Speaking to NH1 News minutes after the senator’s announcement, Ayotte campaign finance chairman Steve Duprey said “if you take one lesson away from Tuesday’s presidential primary where Bernie Sanders won without a super PAC and Donald Trump wouldn’t take contributions and had no super PAC, it’s that voters in New Hampshire don’t like that kind of money, don’t like that outside influence, don’t like those outside special interests and super PACs playing in New Hampshire.”

“I don’t know of any other incumbent who’s started and initiated this kind of pledge,” Duprey continued.

The “peoples pledge” is based on the 2012 agreement between then Sen. Scott Brown of Massachusetts and his Democratic challenger, Elizabeth Warren. It would require either candidate that benefits from third-party spending to folk over 50% of the cost of that ad buy to a charity of the opponent’s choosing.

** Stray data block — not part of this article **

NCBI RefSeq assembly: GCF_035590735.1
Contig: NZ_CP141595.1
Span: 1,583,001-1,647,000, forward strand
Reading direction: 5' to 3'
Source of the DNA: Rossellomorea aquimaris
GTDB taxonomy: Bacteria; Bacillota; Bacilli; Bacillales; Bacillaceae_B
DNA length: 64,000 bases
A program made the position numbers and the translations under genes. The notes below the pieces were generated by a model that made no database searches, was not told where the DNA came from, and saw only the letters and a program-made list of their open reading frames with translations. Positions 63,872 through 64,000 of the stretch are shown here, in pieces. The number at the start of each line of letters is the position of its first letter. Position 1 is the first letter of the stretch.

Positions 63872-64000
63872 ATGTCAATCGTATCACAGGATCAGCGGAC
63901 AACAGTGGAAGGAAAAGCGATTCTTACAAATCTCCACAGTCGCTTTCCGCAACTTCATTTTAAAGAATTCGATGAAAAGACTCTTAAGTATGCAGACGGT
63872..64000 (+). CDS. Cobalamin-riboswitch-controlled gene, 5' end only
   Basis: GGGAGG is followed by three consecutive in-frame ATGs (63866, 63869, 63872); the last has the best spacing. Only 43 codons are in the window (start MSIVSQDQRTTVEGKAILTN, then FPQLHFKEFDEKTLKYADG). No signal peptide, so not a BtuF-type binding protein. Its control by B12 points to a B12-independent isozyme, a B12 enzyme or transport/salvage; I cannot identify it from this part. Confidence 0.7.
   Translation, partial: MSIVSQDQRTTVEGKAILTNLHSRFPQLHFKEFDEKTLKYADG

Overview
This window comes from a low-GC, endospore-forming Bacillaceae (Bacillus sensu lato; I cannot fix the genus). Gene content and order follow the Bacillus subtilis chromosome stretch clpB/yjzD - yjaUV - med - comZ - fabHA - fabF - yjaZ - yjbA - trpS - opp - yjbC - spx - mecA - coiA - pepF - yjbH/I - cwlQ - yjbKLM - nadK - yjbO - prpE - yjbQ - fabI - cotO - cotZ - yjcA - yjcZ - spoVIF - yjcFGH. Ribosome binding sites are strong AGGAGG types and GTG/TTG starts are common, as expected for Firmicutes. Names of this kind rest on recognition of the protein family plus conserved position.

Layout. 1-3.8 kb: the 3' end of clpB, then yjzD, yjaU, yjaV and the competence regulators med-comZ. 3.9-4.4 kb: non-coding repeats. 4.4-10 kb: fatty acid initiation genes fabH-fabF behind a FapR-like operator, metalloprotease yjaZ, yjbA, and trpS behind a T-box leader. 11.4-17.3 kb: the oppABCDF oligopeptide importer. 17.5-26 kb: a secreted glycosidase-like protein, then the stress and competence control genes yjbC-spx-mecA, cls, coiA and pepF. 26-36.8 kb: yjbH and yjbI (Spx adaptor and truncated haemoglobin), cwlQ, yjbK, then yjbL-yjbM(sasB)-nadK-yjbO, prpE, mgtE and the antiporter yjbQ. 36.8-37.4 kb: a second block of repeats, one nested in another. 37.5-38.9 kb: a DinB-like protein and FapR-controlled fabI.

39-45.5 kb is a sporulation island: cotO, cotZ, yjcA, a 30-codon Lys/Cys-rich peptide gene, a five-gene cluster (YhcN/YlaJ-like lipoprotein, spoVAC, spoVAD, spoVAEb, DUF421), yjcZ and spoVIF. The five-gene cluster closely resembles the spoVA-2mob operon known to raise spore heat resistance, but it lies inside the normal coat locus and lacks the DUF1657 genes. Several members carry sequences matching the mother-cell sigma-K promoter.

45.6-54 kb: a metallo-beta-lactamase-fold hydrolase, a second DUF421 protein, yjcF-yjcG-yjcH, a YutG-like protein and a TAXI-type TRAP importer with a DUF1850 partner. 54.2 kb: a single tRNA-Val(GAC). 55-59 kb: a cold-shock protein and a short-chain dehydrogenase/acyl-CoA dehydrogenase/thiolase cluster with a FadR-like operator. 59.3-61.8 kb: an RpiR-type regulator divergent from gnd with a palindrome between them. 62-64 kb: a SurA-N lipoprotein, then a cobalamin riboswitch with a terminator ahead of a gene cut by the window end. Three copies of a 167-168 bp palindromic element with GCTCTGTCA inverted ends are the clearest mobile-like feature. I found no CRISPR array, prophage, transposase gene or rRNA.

Goldberg told NH1 News “Gov. Hassan has long been a proponent for campaign finance reform. She opposes the Supreme Court Citizens United decision and believes that overturning it is essential to our Democracy."

Goldberg then criticized Ayotte, who’s greatly benefited from outside money so far this election cycle, with a bunch of pro-GOP outside groups spending big bucks on ads targeting Hassan.

“I would also say it’s a bit out of character coming from Sen. Ayotte, who has benefited from over $5 million in outside money already in ads for her and opposing the governor already this cycle. She has opposed campaign finance reform and she supports the Citizens United decision, not to mention she’s voted with the Koch Brothers 90% of the time,” Goldberg added.

Hours earlier, the Hassan campaign released a memo to reporters that charged that Ayotte “puts corporate special interests such as the Koch Brothers and her party’s leadership before New Hampshire.”